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If you haven’t read Rev. Sirico’s new book, Defending the Free Market: The Moral Case for a Free Economy, then order a copy today. Download a free chapter or buy the book, now available in an audio version, here.

At an Acton Institute event on Oct. 3 in Grand Rapids, Mich., Amway President Doug DeVos delivered a talk on ‘Free Enterprise and the Entrepreneurial Spirit’ to an audience of 200 people. He was introduced by the Rev. Robert A. Sirico, president and co-founder of the Acton Institute.

See the Grand Rapids Press/MLive coverage of the event in “Read Doug DeVos’ take on Amway, the presidential race and Dwight Howard leaving the Orlando Magic” by reporter Shandra Martinez.

DeVos’ Amway bio:

Doug DeVos oversees daily operations of the company and shares Amway’s Office of the Chief Executive with chairman Steve Van Andel. Since 1986, DeVos has spent his career building enthusiasm for the Amway business. His belief in its ability to foster entrepreneurs around the world is reflected in the company’s record of sales growth during his time as president, since 2002.

He also has helped Amway grow into one of the world’s most international enterprises. DeVos has also served in various leadership positions in Asia, Europe and the Americas. DeVos is the youngest son of Amway co-founder Rich DeVos. In 1959, Rich DeVos and his lifelong friend and business partner, Jay Van Andel, started Amway from their homes in Ada, Mich. (more…)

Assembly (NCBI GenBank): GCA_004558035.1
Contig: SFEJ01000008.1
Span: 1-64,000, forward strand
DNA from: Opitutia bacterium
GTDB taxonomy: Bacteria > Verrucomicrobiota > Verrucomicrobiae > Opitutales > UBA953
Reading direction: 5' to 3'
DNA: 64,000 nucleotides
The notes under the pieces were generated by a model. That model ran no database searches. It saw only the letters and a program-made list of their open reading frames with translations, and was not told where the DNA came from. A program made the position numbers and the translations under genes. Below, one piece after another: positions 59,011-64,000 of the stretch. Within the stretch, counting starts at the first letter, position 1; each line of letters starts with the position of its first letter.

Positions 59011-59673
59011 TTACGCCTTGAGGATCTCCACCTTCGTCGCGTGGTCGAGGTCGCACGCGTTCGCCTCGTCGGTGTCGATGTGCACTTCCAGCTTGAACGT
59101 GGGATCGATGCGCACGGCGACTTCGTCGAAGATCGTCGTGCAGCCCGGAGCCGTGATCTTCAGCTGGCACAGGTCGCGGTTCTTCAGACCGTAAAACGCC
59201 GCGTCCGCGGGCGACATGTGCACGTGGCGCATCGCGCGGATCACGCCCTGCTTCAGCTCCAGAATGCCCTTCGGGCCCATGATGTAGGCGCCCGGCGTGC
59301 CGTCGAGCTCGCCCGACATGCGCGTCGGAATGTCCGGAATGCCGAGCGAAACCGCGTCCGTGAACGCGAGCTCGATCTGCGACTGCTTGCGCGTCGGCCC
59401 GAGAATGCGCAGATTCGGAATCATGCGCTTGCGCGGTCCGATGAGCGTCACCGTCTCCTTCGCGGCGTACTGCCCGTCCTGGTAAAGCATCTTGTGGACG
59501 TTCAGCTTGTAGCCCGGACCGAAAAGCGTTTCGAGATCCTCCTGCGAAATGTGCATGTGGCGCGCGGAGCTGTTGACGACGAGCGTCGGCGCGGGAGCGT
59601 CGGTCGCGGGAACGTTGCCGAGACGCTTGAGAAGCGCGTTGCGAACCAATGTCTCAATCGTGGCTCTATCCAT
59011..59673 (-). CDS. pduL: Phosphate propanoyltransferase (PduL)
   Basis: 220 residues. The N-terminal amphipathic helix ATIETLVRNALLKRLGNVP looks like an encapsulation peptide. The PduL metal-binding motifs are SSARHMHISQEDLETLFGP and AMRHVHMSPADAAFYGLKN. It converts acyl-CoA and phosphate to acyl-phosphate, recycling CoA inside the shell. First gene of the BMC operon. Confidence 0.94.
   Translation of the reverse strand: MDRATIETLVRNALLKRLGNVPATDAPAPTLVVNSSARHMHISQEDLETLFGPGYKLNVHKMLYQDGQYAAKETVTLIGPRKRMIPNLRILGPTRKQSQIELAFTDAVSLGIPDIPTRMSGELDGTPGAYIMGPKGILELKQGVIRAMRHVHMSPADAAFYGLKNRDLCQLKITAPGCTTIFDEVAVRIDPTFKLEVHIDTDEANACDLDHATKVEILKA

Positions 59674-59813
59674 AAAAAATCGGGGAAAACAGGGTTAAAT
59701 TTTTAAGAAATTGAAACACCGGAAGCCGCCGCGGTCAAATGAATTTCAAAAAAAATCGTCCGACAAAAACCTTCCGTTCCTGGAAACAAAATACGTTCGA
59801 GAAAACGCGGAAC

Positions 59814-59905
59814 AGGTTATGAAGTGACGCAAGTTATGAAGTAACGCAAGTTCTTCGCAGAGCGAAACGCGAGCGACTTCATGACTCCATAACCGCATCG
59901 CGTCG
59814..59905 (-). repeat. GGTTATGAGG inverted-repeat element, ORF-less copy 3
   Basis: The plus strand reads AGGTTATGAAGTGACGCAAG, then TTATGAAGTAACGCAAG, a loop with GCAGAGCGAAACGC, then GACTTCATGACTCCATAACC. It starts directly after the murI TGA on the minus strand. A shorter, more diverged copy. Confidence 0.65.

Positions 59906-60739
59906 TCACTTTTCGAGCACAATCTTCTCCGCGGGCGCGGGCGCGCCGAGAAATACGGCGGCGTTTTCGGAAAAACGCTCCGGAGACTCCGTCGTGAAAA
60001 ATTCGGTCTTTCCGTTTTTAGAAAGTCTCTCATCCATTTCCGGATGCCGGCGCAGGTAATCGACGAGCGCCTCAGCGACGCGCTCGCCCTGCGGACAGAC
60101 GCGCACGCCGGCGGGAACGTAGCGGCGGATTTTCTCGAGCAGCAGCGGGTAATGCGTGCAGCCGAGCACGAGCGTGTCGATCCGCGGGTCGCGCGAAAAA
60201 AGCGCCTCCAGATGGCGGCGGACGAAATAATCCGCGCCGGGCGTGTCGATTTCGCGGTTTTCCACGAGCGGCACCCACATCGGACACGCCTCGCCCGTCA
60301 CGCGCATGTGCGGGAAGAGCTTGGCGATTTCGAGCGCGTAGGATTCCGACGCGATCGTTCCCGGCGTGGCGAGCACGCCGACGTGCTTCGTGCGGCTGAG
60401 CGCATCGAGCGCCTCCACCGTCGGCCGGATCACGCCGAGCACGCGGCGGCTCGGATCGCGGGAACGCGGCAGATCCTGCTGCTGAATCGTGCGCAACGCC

From the video vault, a classic presentation by Rev. Robert A. Sirico, president and co-founder of the Acton Institute, based on his monograph The Entrepreneurial Vocation.

In the final installment of a three-part interview with Patheos, Joseph E. Gorra interviews Acton Institute president and co-founder Rev. Robert Sirico about social justice and his interpretation of its right societal implementation. In the interview, Sirico outlines some of the principles highlighted in his new book, Defending the Free Market: The Moral Case for a Free Economy. To begin, Gorra asks Sirico about the proper interaction between politics, specifically economics, and religion. What follows is an intriguing discussion on faith-based activism and the origins of the term “social justice”:

Gorra:  You are making some important distinctions here, which perhaps also have some cash-value when discussing ‘social justice.’ For it is often conceptualized with wealth distributionist and equalitarian notions. Why is that a mistake, and is there an older (pre-Rawlsian), more robust concept of social justice that can be recovered?

Sirico:  The term “social justice” originates with 19th-century Italian Catholic thinkers who were trying to apply the Church’s teaching on the nature of justice and the common good to the post-Enlightenment, post-mercantilist world. In many ways, it is a synonym for “the common good,” which are the conditions that must exist in a given society if people are to be able to freely pursue human flourishing. In that sense, it is not value-neutral—as Rawls more-or-less tries to be—nor can it be reduced to efforts to equalize everything by eliminating differences or vast exercises in wealth-redistribution. Indeed, if you read some of the Italian writers on this subject—Blessed Antonio Rosmini being a good example—you discover that one of the things which they were trying to do was to remind individuals and communities that they also have responsibilities to their neighbor, and that they cannot and should not expect the state to do everything in this regard.